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  • BIOETHICS FORUM ESSAY

The Hastings Center Looks Forward to the Obama Era

The Hastings Center staff gathered together in the Robert S. Morison Library on January 20 to watch together the auspicious inauguration of America’s first black president. With Americans—and people—everywhere, we affirm the significance of this event in our nation’s history. Ethics, which precludes discrimination on the basis of race, gender, and skin color, is the core of our work—but it is not every day we get to see it in action on an historical scale.

The Hastings Center welcomes the opportunities and challenges a new administration brings to bioethics. We were heartened to hear the president say in his inaugural address, “We will restore science to its rightful place and wield technology’s wonders to raise health care’s quality…and lower its costs.” Hastings Center scholars share these goals, but also know that new technologies and new costs raise familiar ethical issues around fairness, knowledge, privacy, safety.

So, we were also encouraged to hear Mr. Obama recognize the fundamental values that must accompany change, saying, “Our challenges may be new, the instruments with which we meet them may be new, but those values upon which our success depends, honesty and hard work, courage and fair play, tolerance and curiosity, loyalty and patriotism–these things are old. These things are true. They have been the quiet force of progress throughout our history. What is demanded, then, is a return to these truths. What is required of us now is a new era of responsibility–a recognition, on the part of every American, that we have duties to ourselves, our nation and the world.”

Fairness, tolerance, curiosity, responsibility—these are long-honored values in bioethics. (Indeed, the Center has embarked on a project called “Connecting American Values with American Health Care Reform” precisely to elevate the role of values in public debate.) We look forward to working with the Obama administration, as well as the new Congress, as those values are tested against the hard edges of our time. We encourage you to visit bioethicsforum.com over the next few days, to see what Hastings Center scholars look for from the Obama administration on bioethical issues. –Mary Crowley, Director of Public Affairs and Communications

From Gregory E. Kaebnick, Ph.D., Editor, Hastings Center Report, Editor, Bioethics Forum, Associate for Philosophical Studies: I’m hoping that the stimulus package is not all roads and bridges, in spite of the fact that I was struck with the realization, when I last flew into Newark Airport, that our roads and bridges are in really bad shape compared to those of many other developed countries. Our current environmental problems are partly a function of how car-oriented our culture is, and our culture is car-oriented because we’ve been incrementally building, for many decades, a transportation system that not only encourages driving but also, over time, has made it all but impossible not to rely on cars. Frost wrote that “way leads on to way”; similarly, road leads on to road—an instance of the phenomenon that sociologists call “path dependency.” The stimulus package should include measures that put us on a path toward environmentally friendlier practices.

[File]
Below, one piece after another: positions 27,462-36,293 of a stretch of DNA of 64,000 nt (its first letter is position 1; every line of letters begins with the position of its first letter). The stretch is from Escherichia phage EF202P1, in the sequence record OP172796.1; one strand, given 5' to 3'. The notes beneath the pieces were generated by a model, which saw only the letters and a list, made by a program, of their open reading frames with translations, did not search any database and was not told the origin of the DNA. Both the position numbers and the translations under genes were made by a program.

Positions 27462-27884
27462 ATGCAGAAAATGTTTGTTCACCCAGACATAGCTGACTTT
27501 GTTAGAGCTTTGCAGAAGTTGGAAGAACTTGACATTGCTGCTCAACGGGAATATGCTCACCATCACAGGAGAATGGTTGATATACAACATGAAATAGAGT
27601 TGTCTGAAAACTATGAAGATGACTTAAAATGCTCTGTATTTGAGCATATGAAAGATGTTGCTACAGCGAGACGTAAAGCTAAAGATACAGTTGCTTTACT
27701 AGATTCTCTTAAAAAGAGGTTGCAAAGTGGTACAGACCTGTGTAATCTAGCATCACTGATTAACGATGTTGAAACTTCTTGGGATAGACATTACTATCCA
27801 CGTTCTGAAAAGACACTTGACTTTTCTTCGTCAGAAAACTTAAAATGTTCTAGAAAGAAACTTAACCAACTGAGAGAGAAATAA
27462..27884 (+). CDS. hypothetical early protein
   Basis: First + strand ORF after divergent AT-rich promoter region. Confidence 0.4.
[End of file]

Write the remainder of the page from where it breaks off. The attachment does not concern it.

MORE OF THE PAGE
From Erik Parens, Ph.D., Senior Research Scholar: Not unlike our country’s broader political debates, some of our bioethical debates have become increasingly tendentious over the last several years. Perhaps nowhere has this been clearer than in the context of embryonic stem cell (ESC) research. To listen to some of us on the political left, one might think that the physical health of the republic depended on ESC research moving forward. To listen to some on the political right, one might think that the moral health of the republic depended on stopping it.

When, in the future, President Obama speaks about science and technology, I hope he will listen to his better angels, who urge him to refuse overblown, ossified positions. Those angels usually remind him that his view isn’t the only one, that his rivals just might have an insight. But given how entrenched some of our debates about science and technology have become, that won’t be easy. His worse angels will be clamoring for distortion and simplification.

A central aim of bioethics has traditionally been to ask questions about how to best balance competing values in the conduct of science and in the use of technology. Two of bioethics’ forefathers were theologians, who held deeply different attitudes toward science and technology. One, Paul Ramsey, thought our foremost duty was to protect ourselves against the moral dangers that would attend a too fervent embrace of science and technology. The other, Joseph Fletcher, thought it was our foremost duty to use science and technology to reduce suffering and improve our physical health. Both men could appeal to the same religious tradition, and each had a different ethical insight on his side. At its best, bioethics has refused to choose just one of those two attitudes, and has sought instead to balance them.

Again, notwithstanding the considerable enthusiasm President Obama has expressed for science and technology in his inaugural speech, I hope he will heed the urgings of his better angels. If he does, maybe we in bioethics can get better at listening to ours, too.

Published on: January 23, 2009
Published in: Health Care Reform & Policy

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